The thin film composite (TFC) membranes used in modern reverse osmosis aren’t very tolerant of chlorine and chloramines, which are oxidizers. They essentially burn the RO membrane, connecting pores and forming larger holes. This is irreparable, and will require replacement of the membrane.

Chemical attacks increase the number of contaminants that pass through the reverse osmosis filter, resulting in low-quality RO water. Without a biocide, microorganisms begin growing on the RO membrane.

Multimedia Water Filters

Multimedia filters typically contain three layers: anthracite coal, sand and garnet, and gravel at the bottom as a foundation layer. These three media are used for their varying size and density. The arrangement of these layers allow for the largest contaminants to be removed first, and smaller particles filtered out lower down. In this way, the entire bed acts as a highly efficient filter.

Well-operated and maintained multimedia filters will remove contaminants as small as 15-20 microns. Multimedia filters that incorporate coagulation as well are even more effective, filtering particles as small as 5-10 microns – which is about 10% the width of a human hair.


Microfiltration typically has a pore size of 0.1-10µm, and is highly effective in filtering colloidal and bacteria. The ‘hollow fiber’ membrane configuration is the most commonly used.

Feed water is pumped through the filters, collecting from within the fibers. When used in potable water systems, microfiltration usually operates in a ‘dead-end’ flow, where all of the feed water is filtered (no cross filtration). This requires periodic backwashing to clear the filter cake that forms as a result.

Sodium Bisulfite Injection and Granular Activated Carbon

Sodium bisulfite is a biocide. Adding the proper dosage to your feed water will assist in removing residual chlorine.

Granular activated carbons have two uses: they remove organic contaminates, and reduce residual disinfectants like chlorine from your feed water. Granular activated carbon media is comprised of coal, wood, or nutshells, and create a chemical reaction that transfers electrons to the contaminates from the surface. As a result, the chlorine and chloramines are altered into a chloride ion, which is not an oxidizer and will not cause chemical damage to your semi-permeable reverse osmosis water filtration membrane.

Scaling in Reverse Osmosis Systems

Certain dissolved, inorganic particles increase in concentration, which can cause scaling when the compounds exceed their limitation on solubility. ‘Scaling’ refers to the thin, scale-like film of precipitation that forms on the RO membrane. Calcium carbonate is the most common compound to cause scaling.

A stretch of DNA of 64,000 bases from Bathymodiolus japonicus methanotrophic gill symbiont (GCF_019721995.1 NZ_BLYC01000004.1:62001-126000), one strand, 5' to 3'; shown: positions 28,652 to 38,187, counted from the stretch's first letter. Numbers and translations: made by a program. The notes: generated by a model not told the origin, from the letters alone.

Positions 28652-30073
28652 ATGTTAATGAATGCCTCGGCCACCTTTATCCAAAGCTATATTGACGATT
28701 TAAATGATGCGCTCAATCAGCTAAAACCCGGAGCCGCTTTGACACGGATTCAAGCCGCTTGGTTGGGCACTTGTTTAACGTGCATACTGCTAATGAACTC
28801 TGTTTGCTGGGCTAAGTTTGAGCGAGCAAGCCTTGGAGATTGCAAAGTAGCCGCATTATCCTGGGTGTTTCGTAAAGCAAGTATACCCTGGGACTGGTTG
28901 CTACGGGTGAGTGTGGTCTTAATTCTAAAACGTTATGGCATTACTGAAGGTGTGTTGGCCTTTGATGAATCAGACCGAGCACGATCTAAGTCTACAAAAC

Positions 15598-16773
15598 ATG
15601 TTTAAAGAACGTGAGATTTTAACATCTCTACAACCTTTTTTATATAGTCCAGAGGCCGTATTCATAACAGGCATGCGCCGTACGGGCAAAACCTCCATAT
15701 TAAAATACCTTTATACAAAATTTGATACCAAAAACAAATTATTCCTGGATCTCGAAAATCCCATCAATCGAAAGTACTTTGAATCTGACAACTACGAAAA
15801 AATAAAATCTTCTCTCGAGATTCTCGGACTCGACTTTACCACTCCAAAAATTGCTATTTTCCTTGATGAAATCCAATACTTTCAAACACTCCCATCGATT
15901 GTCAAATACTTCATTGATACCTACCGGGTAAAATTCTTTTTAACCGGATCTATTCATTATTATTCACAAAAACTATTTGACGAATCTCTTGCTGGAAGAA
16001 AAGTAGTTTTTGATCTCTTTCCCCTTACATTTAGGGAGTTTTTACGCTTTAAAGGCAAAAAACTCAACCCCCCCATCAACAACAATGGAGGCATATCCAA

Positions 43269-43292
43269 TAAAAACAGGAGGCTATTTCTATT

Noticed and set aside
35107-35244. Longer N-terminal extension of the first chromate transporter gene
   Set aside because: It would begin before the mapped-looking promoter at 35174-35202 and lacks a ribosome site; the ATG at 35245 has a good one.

This results in pressure dropping in your reverse osmosis water filtration system, allowing more salt and other contaminates to pass through the semi-permeable membrane. In turn, your RO water quality drops.

Anti-scalants and Scale Inhibitors

As the name implies, anti-scalants and scale inhibitors are chemicals added to the feed water to reduce its scaling potential. They increase the solubility limits, allowing for inorganic compounds to be concentrated more than without these chemicals.

By doing so, your reverse osmosis water filtration system achieves a better recovery rate, and can still function with higher concentrations of scalable contaminants. The scale inhibitors and anti-scalants interrupt scale formation and the growth of microscopic crystals.

Water softeners that exchange scale forming ions for non-scalable ions are also used to prevent scaling in your reverse osmosis water system.



Mechanical Damage on RO Systems

Plumbing controls before and after the reverse osmosis water filtration system should always be implemented as part of your pre-treatment scheme.

A lack of proper plumbing in the feed water system will result in mechanical damage to the RO membrane. Too much back pressure will do the same. Variable frequency drive motors should be used in conjunction with the reverse osmosis water filtration system pump, and check valves and pressure release valves will relieve excessive back pressure.

One of the best ways to prevent mechanical damage on both fronts is to make use of a permeate pump, which we mentioned and discussed earlier.

Final Thoughts on Reverse Osmosis Water Filtration

A reverse osmosis water filtration system is the most advanced and effective means of decontaminating water for industrial, pharmaceutical, and household water supplies.

Annual cleaning, maintenance, pre-treatment measures, and timely replacement ensures a long lifespan for your reverse osmosis water filtration system. It’s also hugely important to sanitize water filtration equipment. RO filters that are properly cared for can last as long as 10-15 years.